We have a Serv-U MFT server that is being backed by a SQL 2014 database for users/groups. This will be deployed as a clustered configuration for Serv-U so the DB is required. The problem I am having is the everything works great with a couple users in the database but when we load the 5000 we need to, it tends to lock up the servu application for around 10 minutes. The ServU server has 12GB of memory and 2 vCPUs (in vmware).
Has anyone had this behavior and possibly know how to fix it?
I have the same issue. The official response from Serv-U is to limit the number of users in each collection to 100 users. If you capture the background SQL commands going on when you enumerate your users you will see why it is so slow. As we can't just dump a few thousand paying clients here we just try and do what we want directly in the SQL database itself.
I too hope they resolve the problem as it can take up to 20 minutes to make a simple user account change in the Serv-U Management Console. Their only other solution was to dump SQL and try LDAP but due to the hundreds of hours required to implement that change it isn't something we have decided to do just yet and will most likely spend those hours migrating to a better product instead.
This has been a known issue in Serv-U since before I starting working for Rhinosoft (who originally wrote Serv-U). From the original KB:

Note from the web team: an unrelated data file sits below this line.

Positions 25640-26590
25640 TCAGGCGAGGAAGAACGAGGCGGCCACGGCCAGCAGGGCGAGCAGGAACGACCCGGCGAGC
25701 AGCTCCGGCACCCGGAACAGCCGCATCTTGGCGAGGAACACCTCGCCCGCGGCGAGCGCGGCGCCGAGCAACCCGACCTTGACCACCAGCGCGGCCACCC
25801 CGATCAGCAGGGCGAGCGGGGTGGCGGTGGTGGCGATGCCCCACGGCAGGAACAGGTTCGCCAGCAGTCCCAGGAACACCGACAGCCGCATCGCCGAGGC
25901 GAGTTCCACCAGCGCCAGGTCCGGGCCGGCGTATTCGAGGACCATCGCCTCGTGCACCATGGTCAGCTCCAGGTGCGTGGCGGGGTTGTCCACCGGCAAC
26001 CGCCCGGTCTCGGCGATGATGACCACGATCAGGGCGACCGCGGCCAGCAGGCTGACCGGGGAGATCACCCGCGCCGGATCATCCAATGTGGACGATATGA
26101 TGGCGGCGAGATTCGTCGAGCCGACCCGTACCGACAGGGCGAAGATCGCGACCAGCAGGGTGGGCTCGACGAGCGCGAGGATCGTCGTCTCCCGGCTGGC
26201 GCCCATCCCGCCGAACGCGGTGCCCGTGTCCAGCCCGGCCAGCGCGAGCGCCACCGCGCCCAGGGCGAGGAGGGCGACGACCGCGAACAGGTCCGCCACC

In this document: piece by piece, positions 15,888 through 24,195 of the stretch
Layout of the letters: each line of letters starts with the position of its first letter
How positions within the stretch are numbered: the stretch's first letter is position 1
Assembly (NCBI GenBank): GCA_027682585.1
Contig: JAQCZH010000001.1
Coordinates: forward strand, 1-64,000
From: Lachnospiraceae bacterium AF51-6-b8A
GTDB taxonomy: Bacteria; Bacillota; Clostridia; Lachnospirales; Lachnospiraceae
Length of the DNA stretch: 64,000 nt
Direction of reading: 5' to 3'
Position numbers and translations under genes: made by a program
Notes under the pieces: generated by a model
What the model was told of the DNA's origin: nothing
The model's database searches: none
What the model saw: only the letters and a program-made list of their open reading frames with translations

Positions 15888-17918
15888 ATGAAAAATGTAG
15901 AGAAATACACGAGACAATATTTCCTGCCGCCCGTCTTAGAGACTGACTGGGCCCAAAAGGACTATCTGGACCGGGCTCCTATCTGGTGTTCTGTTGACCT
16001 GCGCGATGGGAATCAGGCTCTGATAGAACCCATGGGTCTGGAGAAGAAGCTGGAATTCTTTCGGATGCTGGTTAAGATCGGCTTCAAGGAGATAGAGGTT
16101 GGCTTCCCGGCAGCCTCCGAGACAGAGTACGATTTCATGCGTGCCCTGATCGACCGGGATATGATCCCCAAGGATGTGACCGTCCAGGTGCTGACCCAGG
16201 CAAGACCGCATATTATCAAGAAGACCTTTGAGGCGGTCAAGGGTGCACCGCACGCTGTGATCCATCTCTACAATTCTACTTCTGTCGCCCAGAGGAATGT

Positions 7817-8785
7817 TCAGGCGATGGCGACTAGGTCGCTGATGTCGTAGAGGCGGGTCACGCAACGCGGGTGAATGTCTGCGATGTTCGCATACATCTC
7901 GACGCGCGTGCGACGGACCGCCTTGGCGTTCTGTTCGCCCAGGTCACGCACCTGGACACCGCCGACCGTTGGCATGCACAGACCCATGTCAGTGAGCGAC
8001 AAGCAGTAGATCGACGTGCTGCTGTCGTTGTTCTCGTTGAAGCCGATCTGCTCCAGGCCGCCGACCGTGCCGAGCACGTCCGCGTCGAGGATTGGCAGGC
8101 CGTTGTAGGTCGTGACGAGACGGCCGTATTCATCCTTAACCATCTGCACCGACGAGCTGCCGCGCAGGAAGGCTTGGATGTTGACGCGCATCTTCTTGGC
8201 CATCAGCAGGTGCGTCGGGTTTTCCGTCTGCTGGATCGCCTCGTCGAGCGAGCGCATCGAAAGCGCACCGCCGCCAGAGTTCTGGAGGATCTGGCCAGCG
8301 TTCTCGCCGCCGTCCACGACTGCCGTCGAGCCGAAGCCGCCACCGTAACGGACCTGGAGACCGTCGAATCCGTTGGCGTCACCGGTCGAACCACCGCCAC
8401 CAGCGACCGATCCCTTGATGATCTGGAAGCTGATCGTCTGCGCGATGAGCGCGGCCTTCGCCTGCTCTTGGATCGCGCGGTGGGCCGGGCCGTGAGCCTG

"Collections in Serv-U are a way of logically organizing users and groups to reduce load times when managing users in the Serv-U Management Console. Unlike Groups, User Collections do not offer any level of configuration to the User accounts they contain. Instead, they simply offer a way to organize users into containers for ease of viewing and administration. ... Using Collections also reduces load times for user management when dealing with hundreds to thousands of users. By keeping each Collection down to ~100 users, load times are minimized and it is easier to manage users within your Serv-U installation. "
At the time, the product management decision was to optimize Serv-U's integration with Microsoft AD (including its NTFS permission structures and eventually groups) instead of its integration with DBs. Part of the reasoning that went into that decision was that many of our traditional DB integrations occurred when ISPs and other organizations wanted Serv-U to tie into their existing (and externally managed) DBs full of users. The other part was that enterprises were flocking toward AD not just for ease of adding ("provisioning") users, but ensuring that they had a single "kill switch" that would turn accounts off ("deprovisioning") as soon a user was disabled in the master AD.
Realistically, your best course of action to work with a lot of Serv-U users in a DB may be to inspect the DB schema and build your own management interface because, like I stated, a "custom" level of integration was one of the assumptions Serv-U's DB feature was built on.
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